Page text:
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April 2017

27 April

MEHT joins campaign to encourage people across Essex to plan for the future by thinking about their end of life wishes

MEHT is encouraging people across Essex to plan for the future by thinking about their end of life wishes in the lead-up to Dying Matters Awareness Week. 

This year the national campaign, which runs from May 8-14, will ask people to think about three questions:

1.Planning – what can you do to get active in planning for death and dying?

2.Support – what can you do to help someone you’re close to or someone in the wider community in times of grief and bereavement?

3.Conversation – what can you do to talk more openly about dying and death?

To coincide with this, we have been working in partnership with Action for Family Carers, Essex County Council, Farleigh Hospice and Mid Essex Clinical Commissioning Group to develop an online photo campaign as part of Die Well Essex that starts a conversation about why dying matters. Using Instagram, people are being encouraged to share their favourite images of people, places or things that celebrate life, as well as acknowledging the reality of death. The aim of the social media campaign is also to help to signpost people to support and services available locally.

The online campaign will support the key theme of this year’s national Dying Matters awareness week – What Can You Do? – see http://www.dyingmatters.org/ for more information.

People can share images via their own Instagram account – all that is needed is a sentence on what the picture represents along with #DieWellEssex or tagging @DieWellEssex.

Join in with the conversation in the lead up to, and during Dying Matters Week 8-14 May, on Twitter @DieWellEssex or by searching Die Well Essex on Facebook.

We are also asking people to support the campaign by joining the Thunderclap using the following link http://midessexccg.nhs.uk/livewell/diewell/join-the-thunderclap. 


Neopost Technologies Donation
Lyndon Bradshaw (centre) presenting the cheque to the Breast Unit Team.

25 April

Company raises more than £5,000 for Breast Unit in thanks for care of one of its staff members 

A company has raised more than £5,000 for the Breast Unit at Broomfield Hospital in thanks for the care of one of its staff members.

The management team at Neopost Technologies Ltd (NTL), which is located in Loughton, Essex, and manufactures and supplies production mailing equipment and document solutions, nominated the Breast Unit as their annual charity to which staff raise funds.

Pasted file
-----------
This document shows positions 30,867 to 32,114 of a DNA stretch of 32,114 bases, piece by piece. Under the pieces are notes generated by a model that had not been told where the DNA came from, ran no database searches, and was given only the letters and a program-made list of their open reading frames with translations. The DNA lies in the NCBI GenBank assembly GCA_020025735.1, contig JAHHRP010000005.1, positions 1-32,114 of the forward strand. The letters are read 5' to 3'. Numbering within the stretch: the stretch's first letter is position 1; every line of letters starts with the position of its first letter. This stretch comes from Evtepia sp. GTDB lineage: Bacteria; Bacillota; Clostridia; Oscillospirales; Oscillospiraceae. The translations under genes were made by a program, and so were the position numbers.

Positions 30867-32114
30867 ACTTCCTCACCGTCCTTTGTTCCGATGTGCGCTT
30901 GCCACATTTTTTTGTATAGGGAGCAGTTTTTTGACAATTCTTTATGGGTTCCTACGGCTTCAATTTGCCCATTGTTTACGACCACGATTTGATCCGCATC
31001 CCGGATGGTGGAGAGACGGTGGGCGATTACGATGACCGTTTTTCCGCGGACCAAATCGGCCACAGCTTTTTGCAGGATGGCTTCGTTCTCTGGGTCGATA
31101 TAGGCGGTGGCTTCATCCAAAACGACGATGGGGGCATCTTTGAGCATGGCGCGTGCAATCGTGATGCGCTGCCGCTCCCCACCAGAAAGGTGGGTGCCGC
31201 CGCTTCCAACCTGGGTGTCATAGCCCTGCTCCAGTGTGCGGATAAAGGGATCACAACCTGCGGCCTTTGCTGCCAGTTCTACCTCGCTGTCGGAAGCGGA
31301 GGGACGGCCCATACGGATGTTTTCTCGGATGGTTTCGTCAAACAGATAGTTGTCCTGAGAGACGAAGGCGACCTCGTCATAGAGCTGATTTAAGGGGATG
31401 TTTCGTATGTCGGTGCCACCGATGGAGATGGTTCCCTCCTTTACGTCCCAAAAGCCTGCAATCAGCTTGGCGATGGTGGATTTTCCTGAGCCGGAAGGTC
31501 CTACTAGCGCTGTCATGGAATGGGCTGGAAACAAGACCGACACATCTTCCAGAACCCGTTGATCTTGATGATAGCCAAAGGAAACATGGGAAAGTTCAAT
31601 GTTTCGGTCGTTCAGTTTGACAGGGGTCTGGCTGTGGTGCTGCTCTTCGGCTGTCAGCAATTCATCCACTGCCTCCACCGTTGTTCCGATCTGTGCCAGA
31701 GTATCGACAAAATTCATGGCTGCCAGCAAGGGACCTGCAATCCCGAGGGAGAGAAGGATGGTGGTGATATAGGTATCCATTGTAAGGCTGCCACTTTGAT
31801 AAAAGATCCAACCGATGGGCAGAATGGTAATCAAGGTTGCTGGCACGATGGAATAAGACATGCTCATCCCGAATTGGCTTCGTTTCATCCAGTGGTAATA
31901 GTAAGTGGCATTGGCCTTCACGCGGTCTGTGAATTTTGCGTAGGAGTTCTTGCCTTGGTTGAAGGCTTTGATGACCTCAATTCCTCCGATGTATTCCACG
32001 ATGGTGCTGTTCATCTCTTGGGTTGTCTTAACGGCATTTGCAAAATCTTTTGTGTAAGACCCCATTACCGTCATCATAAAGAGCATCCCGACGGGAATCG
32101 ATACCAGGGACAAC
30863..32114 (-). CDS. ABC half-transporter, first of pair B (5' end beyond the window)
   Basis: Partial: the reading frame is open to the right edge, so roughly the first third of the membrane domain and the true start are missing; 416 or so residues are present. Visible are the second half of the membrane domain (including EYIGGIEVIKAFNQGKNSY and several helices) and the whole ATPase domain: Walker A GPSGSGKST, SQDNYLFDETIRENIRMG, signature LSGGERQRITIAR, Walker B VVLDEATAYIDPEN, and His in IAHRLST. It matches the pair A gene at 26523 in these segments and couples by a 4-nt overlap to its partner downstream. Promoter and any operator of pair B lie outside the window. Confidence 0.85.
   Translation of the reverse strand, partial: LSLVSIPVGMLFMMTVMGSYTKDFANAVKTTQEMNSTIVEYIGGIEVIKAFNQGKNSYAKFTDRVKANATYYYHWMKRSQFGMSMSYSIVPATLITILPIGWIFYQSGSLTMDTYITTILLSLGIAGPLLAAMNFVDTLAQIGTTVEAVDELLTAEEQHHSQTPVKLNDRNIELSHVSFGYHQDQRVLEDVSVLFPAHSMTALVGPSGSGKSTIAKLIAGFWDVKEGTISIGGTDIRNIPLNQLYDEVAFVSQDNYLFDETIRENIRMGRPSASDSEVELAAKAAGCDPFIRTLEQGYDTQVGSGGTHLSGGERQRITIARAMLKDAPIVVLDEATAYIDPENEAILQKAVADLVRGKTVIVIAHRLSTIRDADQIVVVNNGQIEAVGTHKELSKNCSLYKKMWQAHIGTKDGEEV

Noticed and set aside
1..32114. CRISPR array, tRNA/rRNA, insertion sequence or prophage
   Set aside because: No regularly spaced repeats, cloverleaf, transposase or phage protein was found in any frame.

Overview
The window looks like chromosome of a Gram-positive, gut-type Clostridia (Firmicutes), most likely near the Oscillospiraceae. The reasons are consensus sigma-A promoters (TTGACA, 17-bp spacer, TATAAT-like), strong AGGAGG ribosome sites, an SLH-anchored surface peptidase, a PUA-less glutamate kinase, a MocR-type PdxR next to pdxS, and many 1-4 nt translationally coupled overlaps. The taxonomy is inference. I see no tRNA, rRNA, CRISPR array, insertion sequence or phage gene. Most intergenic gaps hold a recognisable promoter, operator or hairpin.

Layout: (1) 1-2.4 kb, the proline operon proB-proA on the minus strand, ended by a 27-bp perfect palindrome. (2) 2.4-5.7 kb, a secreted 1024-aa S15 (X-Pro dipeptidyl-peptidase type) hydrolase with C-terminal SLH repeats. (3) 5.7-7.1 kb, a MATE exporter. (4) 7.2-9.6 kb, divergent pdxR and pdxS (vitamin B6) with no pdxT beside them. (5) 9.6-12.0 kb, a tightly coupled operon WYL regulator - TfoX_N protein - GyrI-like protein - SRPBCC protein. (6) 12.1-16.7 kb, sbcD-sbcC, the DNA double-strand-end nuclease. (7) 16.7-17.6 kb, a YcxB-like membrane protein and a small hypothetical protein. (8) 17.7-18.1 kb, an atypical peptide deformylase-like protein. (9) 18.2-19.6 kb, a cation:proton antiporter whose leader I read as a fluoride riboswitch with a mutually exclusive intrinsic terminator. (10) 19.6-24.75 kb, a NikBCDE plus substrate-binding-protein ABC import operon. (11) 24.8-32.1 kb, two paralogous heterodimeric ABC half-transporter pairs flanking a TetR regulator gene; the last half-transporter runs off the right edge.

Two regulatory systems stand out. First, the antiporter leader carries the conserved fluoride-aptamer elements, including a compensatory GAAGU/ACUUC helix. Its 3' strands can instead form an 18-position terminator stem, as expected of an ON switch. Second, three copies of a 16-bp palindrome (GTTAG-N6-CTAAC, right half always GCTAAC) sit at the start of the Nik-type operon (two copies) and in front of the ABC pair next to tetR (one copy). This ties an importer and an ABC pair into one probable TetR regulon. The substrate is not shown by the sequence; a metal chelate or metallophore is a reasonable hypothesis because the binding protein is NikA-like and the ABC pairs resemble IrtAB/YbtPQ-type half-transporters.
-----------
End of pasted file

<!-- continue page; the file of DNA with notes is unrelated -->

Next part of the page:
This was inspired by their staff member Lyndon Bradshaw’s (pictured centre) diagnosis of breast cancer in 2015.

A spokesperson for the company’s staff and management team said: “Lyndon’s recovery and care was administered at Broomfield Breast Unit, so a decision to raise funds for this great cause was an easy and unanimous decision for 2016.

“Some of the activities and events used to fundraise included a 12K walk/run/cycle challenge, a 101-mile cycle, a one day holiday sale, a car wash day, a media auction, a tombola and various competitions between staff and departments. 

“We are extremely happy that Lyndon is in recovery and that NTL was able to be of some help fundraising for this worthy cause.”

The total funds raised through their endeavours was £5703.20.


Lillie Watts Cake Sale
Lillie Watts and her mum Charlotte (far right), with the Wizard Ward team.

21 April

Generous young girl donates £250 to Broomfield Hospital in thanks to the wards that took care of her

A generous young girl has donated £250 in thanks to the wards that took care of her during her stay at Broomfield Hospital last year.

Lille Watts, seven, of Chelmsford, organised a cake sale at The Bishops School in Springfield to fundraise for Wizard Ward and Phoenix Ward. 

In November, she was admitted to Phoenix Ward for a week with an infection, followed by a stay in Wizard Ward following day surgery for mole removal.